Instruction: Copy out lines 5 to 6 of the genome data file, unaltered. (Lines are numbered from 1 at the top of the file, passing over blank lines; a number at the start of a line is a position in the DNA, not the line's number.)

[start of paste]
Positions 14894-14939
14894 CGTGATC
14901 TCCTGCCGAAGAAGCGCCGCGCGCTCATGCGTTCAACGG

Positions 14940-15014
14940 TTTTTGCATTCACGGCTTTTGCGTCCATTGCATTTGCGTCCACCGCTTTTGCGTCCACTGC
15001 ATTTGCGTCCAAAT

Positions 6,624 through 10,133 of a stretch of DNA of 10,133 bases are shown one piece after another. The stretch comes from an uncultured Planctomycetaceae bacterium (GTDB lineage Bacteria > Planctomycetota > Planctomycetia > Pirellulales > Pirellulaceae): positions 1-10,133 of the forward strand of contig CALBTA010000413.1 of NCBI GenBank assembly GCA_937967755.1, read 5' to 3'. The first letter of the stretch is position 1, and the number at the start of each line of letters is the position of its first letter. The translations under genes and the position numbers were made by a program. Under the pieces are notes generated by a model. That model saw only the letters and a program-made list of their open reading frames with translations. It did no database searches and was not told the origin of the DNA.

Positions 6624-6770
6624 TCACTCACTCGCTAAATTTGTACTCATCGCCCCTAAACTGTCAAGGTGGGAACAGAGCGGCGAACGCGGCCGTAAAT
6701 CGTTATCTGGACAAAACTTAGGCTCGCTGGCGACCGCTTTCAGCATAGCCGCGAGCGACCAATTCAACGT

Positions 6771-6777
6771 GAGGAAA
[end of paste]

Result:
14940 TTTTTGCATTCACGGCTTTTGCGTCCATTGCATTTGCGTCCACCGCTTTTGCGTCCACTGC
15001 ATTTGCGTCCAAAT